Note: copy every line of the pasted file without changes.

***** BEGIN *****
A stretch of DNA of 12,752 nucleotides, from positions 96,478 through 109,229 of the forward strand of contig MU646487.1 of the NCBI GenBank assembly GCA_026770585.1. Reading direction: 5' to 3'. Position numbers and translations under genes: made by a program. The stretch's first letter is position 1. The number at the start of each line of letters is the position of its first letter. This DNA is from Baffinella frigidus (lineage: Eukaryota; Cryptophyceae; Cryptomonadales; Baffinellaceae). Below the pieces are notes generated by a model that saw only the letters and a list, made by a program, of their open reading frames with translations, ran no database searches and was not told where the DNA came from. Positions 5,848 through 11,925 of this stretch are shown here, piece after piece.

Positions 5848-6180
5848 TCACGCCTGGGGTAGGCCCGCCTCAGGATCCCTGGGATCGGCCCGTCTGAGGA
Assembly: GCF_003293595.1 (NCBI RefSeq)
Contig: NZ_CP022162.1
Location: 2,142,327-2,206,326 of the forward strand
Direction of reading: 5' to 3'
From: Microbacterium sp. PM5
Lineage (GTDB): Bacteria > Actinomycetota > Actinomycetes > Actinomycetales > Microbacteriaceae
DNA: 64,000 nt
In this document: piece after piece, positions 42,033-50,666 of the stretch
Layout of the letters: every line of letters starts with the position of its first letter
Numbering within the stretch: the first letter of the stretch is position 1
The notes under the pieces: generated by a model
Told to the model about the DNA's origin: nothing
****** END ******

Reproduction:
A stretch of DNA of 12,752 nucleotides, from positions 96,478 through 109,229 of the forward strand of contig MU646487.1 of the NCBI GenBank assembly GCA_026770585.1. Reading direction: 5' to 3'. Position numbers and translations under genes: made by a program. The stretch's first letter is position 1. The number at the start of each line of letters is the position of its first letter. This DNA is from Baffinella frigidus (lineage: Eukaryota; Cryptophyceae; Cryptomonadales; Baffinellaceae). Below the pieces are notes generated by a model that saw only the letters and a list, made by a program, of their open reading frames with translations, ran no database searches and was not told where the DNA came from. Positions 5,848 through 11,925 of this stretch are shown here, piece after piece.

Positions 5848-6180
5848 TCACGCCTGGGGTAGGCCCGCCTCAGGATCCCTGGGATCGGCCCGTCTGAGGA
Assembly: GCF_003293595.1 (NCBI RefSeq)
Contig: NZ_CP022162.1
Location: 2,142,327-2,206,326 of the forward strand
Direction of reading: 5' to 3'
From: Microbacterium sp. PM5
Lineage (GTDB): Bacteria > Actinomycetota > Actinomycetes > Actinomycetales > Microbacteriaceae
DNA: 64,000 nt
In this document: piece after piece, positions 42,033-50,666 of the stretch
Layout of the letters: every line of letters starts with the position of its first letter
Numbering within the stretch: the first letter of the stretch is position 1
The notes under the pieces: generated by a model
Told to the model about the DNA's origin: nothing